Silibinin inhibits the toxic aggregation of human islet amyloid polypeptide.
ABSTRACT In type 2 diabetes mellitus (T2DM), misfolded human islet amyloid polypeptide (hIAPP) forms amyloid deposits in pancreatic islets. These amyloid deposits contribute to the dysfunction of β-cells and the loss of β-cell mass in T2DM patients. Inhibition of hIAPP fibrillization has been regarded as a potential therapeutic approach for T2DM. Silibinin, a major active flavonoid extracted from herb milk thistle (Silybum marianum), has been used for centuries to treat diabetes in Asia and Europe with unclear mechanisms. In this study, we tested whether silibinin has any effect on the amyloidogenicity of hIAPP. Our results provide first evidence that silibinin inhibits hIAPP fibrillization via suppressing the toxic oligomerization of hIAPP and enhances the viability of pancreatic β-cells, therefore silibinin may serve as a potential therapeutic agent for T2DM.
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ABSTRACT: Protein misfolding and aggregation are associated with more than twenty diseases, such as neurodegenerative diseases and metabolic diseases. The amyloid oligomers and fibrils may induce cell membrane disruption and lead to cell apoptosis. A great number of studies have focused on discovery of amyloid inhibitors which may prevent or treat amyloidosis diseases. Polyphenols have been extensively studied as a class of amyloid inhibitors, with several polyphenols under clinical trials as anti-neurodegenerative drugs. As oxidative intermediates of natural polyphenols, quinones widely exist in medicinal plants or food. In this study, we used insulin as an amyloid model to test the anti-amyloid effects of four simple quinones and four natural anthraquinone derivatives from rhubarb, a traditional herbal medicine used for treating Alzheimer's disease. Our results demonstrated that all eight quinones show inhibitory effects to different extent on insulin oligomerization, especially for 1,4-benzoquinone and 1,4-naphthoquinone. Significantly attenuated oligomerization, reduced amount of amyloid fibrils and reduced hemolysis levels were found after quinones treatments, indicating quinones may inhibit insulin from forming toxic oligomeric species. The results suggest a potential action of native anthraquinone derivatives in preventing protein misfolding diseases, the quinone skeleton may thus be further explored for designing effective anti-amyloidosis compounds.Scientific reports. 01/2014; 4:5648.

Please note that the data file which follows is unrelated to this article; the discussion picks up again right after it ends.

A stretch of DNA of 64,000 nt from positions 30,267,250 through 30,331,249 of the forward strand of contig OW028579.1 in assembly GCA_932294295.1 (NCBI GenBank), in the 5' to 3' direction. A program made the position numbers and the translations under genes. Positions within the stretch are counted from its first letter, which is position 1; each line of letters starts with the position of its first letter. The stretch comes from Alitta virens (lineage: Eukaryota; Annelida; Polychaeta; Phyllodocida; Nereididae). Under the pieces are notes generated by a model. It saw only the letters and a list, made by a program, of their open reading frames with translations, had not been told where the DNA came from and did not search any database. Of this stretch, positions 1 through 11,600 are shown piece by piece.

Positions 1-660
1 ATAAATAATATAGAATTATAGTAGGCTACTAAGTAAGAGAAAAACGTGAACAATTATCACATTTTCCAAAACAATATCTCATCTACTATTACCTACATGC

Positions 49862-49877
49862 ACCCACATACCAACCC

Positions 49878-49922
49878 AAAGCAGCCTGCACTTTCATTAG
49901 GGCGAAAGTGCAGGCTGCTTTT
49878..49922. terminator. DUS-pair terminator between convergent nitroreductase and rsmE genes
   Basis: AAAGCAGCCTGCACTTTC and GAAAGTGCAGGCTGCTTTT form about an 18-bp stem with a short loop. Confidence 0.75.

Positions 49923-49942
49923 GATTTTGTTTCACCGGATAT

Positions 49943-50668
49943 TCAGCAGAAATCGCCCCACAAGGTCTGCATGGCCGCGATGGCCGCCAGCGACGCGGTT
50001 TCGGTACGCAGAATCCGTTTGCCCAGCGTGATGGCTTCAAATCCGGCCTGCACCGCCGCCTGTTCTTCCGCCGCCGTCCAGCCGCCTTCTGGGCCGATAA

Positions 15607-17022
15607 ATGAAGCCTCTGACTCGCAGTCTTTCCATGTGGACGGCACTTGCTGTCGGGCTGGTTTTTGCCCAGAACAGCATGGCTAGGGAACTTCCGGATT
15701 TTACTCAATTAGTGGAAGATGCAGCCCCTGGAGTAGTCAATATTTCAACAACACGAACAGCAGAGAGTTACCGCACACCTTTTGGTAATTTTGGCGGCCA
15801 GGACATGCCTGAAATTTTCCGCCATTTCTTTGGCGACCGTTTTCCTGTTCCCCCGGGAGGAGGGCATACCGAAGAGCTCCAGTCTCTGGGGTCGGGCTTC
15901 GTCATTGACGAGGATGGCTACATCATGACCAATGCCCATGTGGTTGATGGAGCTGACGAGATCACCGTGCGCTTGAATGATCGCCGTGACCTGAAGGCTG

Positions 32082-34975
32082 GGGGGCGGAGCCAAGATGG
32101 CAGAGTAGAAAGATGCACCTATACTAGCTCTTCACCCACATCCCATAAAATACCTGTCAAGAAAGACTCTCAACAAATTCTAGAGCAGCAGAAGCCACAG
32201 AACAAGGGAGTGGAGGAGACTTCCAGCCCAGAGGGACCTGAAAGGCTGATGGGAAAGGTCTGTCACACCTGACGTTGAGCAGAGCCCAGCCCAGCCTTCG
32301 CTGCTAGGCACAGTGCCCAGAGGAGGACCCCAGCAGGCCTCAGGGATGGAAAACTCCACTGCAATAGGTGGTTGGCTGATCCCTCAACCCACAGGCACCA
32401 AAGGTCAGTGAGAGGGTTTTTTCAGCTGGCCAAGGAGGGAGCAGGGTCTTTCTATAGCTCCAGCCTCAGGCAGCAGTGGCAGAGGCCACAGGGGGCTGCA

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ABSTRACT: Amylin or islet amyloid polypeptide (IAPP) is a 37-residue peptide hormone secreted from the pancreatic islets into the blood circulation and is cleared by peptidases in the kidney. IAPP aggregates are strongly associated with β-cell degeneration in type 2 diabetes, as demonstrated by the fact that more than 95% of patients exhibit IAPP amyloid upon autopsy. Recently, it has been reported that metal ions such as copper(II) and zinc(II) are implicated in the aggregation of IAPP as well as able to modulate the proteolytic activity of IAPP degrading enzymes. For this reason, in this work, the role of the latter metal ions in the degradation of IAPP by insulin-degrading enzyme (IDE) has been investigated by a chromatographic and mass spectrometric combined method. The latter experimental approach allowed not only to assess the overall metal ion inhibition of the human and murine IAPP degradation by IDE but also to have information on copper- and zinc-induced changes in IAPP aggregation. In addition, IDE cleavage site preferences in the presence of metal ions are rationalized as metal ion-induced changes in substrate accessibility. Copyright © 2014 John Wiley & Sons, Ltd.Biological Mass Spectrometry 04/2014; 49(4). · 2.71 Impact Factor
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ABSTRACT: Human islet amyloid polypeptide (hIAPP) fibril is the major constituent of amyloid deposits in pancreatic islets of type 2 diabetes. Misfolding and hIAPP fibril formation are thought to be important in the pathogenesis of diabetes. Studies have showed that selenium-containing phycocyanin (Se-PC) inhibited the fibrillation of hIAPP to form nanoscale particles, which is mainly by interfering with the combination between hIAPP. Small nanoscale oligomers tended to grow into larger nanoparticles and the size of nanoparticles increased with the incubation time. By interfering with the fibrillation of hIAPP and altering the structure, Se-PC alleviated hIAPP-induced cell apoptosis. Meantime, generation of ROS produced during the fibrillation process was inhibited, which was proposed to be the main factor for the hIAPP-cytotoxicity in beta cells. Taken together, Se-PC inhibited hIAPP fibrillation, thus suppressed the formation of ROS to show protective effect on hIAPP mediated cell apoptosis. Our studies provide useful information for our understanding of the interaction mechanisms of Se-PC on hIAPP structure and protective mechanisms on hIAPP cytotoxicity, presenting useful candidate for anti-diabetes drug development.Biomaterials 07/2014; · 8.31 Impact Factor